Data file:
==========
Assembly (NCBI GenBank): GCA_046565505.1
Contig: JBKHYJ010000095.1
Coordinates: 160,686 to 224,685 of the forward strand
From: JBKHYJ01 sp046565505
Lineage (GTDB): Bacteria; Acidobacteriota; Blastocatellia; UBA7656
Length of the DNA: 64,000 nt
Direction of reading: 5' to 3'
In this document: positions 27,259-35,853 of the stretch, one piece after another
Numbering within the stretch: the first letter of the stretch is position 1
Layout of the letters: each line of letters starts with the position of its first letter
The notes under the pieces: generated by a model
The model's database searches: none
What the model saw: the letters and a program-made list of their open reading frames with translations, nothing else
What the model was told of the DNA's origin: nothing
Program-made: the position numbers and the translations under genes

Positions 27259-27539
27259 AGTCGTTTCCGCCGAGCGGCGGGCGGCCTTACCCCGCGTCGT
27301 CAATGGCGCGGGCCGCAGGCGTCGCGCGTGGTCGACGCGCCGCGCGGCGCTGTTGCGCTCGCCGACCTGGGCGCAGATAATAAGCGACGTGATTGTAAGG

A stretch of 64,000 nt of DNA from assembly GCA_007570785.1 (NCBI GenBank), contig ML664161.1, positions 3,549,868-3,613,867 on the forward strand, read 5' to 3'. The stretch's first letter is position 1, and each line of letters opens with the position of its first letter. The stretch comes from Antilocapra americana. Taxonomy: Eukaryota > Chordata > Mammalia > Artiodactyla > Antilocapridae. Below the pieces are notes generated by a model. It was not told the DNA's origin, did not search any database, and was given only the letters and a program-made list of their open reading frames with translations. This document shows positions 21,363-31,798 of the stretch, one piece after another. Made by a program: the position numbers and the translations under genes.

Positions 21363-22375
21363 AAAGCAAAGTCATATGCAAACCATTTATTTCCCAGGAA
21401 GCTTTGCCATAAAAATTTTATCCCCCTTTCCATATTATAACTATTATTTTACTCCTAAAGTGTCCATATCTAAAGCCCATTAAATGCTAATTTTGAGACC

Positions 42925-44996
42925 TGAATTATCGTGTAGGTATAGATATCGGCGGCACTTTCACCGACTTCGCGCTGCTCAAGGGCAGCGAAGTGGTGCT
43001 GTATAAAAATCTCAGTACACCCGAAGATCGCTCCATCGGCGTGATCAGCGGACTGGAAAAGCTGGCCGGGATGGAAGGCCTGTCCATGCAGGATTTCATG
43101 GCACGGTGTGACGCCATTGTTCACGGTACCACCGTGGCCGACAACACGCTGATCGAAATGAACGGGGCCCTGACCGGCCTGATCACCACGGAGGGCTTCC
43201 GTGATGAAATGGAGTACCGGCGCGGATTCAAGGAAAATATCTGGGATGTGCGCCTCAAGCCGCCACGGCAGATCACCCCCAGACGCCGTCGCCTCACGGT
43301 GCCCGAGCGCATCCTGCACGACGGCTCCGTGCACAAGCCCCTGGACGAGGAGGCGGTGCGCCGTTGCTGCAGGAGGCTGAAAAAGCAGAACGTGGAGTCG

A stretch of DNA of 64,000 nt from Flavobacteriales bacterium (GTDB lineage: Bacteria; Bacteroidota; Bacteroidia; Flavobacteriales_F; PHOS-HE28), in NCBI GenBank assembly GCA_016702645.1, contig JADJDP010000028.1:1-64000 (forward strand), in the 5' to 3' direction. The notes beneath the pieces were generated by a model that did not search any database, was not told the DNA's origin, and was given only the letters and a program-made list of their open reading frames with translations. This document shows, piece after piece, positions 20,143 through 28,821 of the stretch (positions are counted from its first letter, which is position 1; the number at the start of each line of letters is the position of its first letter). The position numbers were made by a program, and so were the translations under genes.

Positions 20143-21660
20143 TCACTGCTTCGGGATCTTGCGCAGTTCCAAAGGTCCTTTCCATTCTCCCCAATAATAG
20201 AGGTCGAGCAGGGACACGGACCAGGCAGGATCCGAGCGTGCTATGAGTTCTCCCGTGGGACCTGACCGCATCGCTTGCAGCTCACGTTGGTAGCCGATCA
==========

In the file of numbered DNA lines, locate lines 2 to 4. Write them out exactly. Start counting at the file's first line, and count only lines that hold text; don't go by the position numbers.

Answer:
Contig: JBKHYJ010000095.1
Coordinates: 160,686 to 224,685 of the forward strand
From: JBKHYJ01 sp046565505